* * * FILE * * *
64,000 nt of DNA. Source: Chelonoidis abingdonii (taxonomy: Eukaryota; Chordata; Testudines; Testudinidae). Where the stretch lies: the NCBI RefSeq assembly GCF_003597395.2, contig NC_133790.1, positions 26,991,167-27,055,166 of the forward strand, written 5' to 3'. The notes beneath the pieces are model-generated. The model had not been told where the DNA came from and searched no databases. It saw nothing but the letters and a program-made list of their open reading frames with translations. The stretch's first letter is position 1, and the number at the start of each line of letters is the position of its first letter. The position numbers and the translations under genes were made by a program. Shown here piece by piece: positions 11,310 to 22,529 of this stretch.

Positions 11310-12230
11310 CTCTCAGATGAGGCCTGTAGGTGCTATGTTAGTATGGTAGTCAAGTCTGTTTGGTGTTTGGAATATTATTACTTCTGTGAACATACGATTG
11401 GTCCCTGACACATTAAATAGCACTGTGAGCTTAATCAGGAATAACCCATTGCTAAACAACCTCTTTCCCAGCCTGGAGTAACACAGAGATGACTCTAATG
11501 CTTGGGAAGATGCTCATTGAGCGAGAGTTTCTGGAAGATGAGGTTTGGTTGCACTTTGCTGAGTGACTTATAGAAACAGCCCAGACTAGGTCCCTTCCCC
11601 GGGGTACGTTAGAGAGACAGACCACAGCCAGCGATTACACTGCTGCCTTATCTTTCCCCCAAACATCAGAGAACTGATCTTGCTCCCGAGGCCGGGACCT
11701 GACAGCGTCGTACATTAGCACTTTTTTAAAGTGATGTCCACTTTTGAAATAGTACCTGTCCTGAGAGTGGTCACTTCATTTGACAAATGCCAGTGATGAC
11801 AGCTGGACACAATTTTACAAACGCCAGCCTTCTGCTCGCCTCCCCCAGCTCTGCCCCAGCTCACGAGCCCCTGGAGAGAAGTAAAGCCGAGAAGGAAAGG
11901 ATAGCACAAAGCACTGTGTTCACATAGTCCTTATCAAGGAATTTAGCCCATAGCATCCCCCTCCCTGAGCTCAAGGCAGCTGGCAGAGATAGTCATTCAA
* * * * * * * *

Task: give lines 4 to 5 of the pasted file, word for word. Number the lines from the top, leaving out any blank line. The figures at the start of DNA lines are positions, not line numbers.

11401 GTCCCTGACACATTAAATAGCACTGTGAGCTTAATCAGGAATAACCCATTGCTAAACAACCTCTTTCCCAGCCTGGAGTAACACAGAGATGACTCTAATG
11501 CTTGGGAAGATGCTCATTGAGCGAGAGTTTCTGGAAGATGAGGTTTGGTTGCACTTTGCTGAGTGACTTATAGAAACAGCCCAGACTAGGTCCCTTCCCC